Purpose – The purpose of this paper is to explore how message framing is commonly used by magazine advertisers.
Design/methodology/approach – Following the classification suggested by Levin et al., the frequency and nature of message framing in magazine advertising is explored using a content analysis of 2,864 advertisements in a sample of popular US magazines.
Findings – Results suggest a lack of consistency between marketing practice and academic findings. Contrary to academic recommendations, advertisers used positive framing in almost all advertising messages. Further, the use of attribute framing and combined attribute and goal framing was more popular than pure goal framing
Research limitations/implications – Although the findings are limited by a judgement sample of US magazines, they do suggest the need for academics to conduct more research on the effectiveness of combined attribute and goal framing techniques.
Practical implications – Of equal importance is the need for practitioners to explore the potentiality of negative framing in their advertising content.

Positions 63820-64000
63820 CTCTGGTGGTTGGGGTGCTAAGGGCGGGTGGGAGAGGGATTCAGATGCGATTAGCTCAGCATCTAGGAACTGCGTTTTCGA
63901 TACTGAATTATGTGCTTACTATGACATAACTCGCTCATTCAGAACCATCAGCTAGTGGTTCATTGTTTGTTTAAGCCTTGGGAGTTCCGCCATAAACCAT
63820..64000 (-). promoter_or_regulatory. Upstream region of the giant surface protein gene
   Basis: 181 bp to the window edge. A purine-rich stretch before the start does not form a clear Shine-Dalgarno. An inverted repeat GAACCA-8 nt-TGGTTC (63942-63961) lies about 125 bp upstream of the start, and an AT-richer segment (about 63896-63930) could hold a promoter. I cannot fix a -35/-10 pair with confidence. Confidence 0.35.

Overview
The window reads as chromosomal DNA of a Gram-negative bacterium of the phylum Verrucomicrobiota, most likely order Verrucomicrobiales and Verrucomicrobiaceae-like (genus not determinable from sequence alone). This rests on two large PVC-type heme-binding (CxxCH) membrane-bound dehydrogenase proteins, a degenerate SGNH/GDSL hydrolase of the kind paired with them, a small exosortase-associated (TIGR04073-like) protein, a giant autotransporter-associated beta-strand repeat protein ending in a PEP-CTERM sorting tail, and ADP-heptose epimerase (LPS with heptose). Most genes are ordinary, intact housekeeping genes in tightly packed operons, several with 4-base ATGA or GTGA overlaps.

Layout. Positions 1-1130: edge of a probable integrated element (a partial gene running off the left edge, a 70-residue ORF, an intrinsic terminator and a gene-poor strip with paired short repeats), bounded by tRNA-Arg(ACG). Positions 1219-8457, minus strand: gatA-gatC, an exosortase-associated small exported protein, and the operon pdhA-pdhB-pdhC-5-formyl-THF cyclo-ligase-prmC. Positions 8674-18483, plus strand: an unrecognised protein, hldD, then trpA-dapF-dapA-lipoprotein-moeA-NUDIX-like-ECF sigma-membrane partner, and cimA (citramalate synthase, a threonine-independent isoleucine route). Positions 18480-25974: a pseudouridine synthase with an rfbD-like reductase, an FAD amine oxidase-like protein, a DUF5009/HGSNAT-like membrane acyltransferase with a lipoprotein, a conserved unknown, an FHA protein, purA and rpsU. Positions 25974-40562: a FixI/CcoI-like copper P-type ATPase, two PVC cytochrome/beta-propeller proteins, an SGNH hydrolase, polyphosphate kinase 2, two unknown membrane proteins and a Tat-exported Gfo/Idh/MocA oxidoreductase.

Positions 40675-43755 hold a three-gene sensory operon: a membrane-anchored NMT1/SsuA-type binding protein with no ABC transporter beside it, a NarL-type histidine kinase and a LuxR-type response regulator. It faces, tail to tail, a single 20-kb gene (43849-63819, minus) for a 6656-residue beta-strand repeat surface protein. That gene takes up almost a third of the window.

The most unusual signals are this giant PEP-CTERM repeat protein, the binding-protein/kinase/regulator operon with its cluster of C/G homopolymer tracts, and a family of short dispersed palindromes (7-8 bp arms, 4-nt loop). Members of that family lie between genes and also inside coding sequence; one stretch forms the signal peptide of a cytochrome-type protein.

Originality/value – Adopting the Levin et al.'s typology, this paper highlights the need for advertising researchers to engage with practitioners to try to understand current industry practice with regard to message framing. The inconsistencies revealed in this paper point to either an insufficient understanding of message framing by one or both parties or the need for better communication between the two.
Field of Research
150599 Marketing not elsewhere classified
Socio Economic Objective
970115 Expanding Knowledge in Commerce, Management, Tourism and Services
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